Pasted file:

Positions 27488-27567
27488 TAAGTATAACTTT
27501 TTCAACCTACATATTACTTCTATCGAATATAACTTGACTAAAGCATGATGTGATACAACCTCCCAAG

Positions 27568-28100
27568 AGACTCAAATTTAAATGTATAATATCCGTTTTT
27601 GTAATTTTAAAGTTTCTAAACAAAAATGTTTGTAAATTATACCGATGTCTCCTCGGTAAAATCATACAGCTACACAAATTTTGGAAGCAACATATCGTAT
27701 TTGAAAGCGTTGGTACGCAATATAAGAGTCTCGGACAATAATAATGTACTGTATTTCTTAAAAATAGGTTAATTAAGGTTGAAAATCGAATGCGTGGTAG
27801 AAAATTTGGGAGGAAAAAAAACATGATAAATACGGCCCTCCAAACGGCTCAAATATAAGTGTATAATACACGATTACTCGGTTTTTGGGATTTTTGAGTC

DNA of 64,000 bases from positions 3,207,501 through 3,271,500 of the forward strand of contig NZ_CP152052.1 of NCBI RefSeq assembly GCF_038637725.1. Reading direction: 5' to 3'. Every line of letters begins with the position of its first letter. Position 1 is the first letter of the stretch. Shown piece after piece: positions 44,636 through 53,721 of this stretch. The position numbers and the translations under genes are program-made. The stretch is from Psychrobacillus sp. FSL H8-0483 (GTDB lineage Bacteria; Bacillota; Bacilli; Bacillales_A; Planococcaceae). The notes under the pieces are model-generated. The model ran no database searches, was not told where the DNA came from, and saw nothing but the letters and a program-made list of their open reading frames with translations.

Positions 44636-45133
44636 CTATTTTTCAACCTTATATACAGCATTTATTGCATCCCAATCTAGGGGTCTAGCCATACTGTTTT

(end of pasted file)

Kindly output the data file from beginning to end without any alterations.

Positions 27488-27567
27488 TAAGTATAACTTT
27501 TTCAACCTACATATTACTTCTATCGAATATAACTTGACTAAAGCATGATGTGATACAACCTCCCAAG

Positions 27568-28100
27568 AGACTCAAATTTAAATGTATAATATCCGTTTTT
27601 GTAATTTTAAAGTTTCTAAACAAAAATGTTTGTAAATTATACCGATGTCTCCTCGGTAAAATCATACAGCTACACAAATTTTGGAAGCAACATATCGTAT
27701 TTGAAAGCGTTGGTACGCAATATAAGAGTCTCGGACAATAATAATGTACTGTATTTCTTAAAAATAGGTTAATTAAGGTTGAAAATCGAATGCGTGGTAG
27801 AAAATTTGGGAGGAAAAAAAACATGATAAATACGGCCCTCCAAACGGCTCAAATATAAGTGTATAATACACGATTACTCGGTTTTTGGGATTTTTGAGTC

DNA of 64,000 bases from positions 3,207,501 through 3,271,500 of the forward strand of contig NZ_CP152052.1 of NCBI RefSeq assembly GCF_038637725.1. Reading direction: 5' to 3'. Every line of letters begins with the position of its first letter. Position 1 is the first letter of the stretch. Shown piece after piece: positions 44,636 through 53,721 of this stretch. The position numbers and the translations under genes are program-made. The stretch is from Psychrobacillus sp. FSL H8-0483 (GTDB lineage Bacteria; Bacillota; Bacilli; Bacillales_A; Planococcaceae). The notes under the pieces are model-generated. The model ran no database searches, was not told where the DNA came from, and saw nothing but the letters and a program-made list of their open reading frames with translations.

Positions 44636-45133
44636 CTATTTTTCAACCTTATATACAGCATTTATTGCATCCCAATCTAGGGGTCTAGCCATACTGTTTT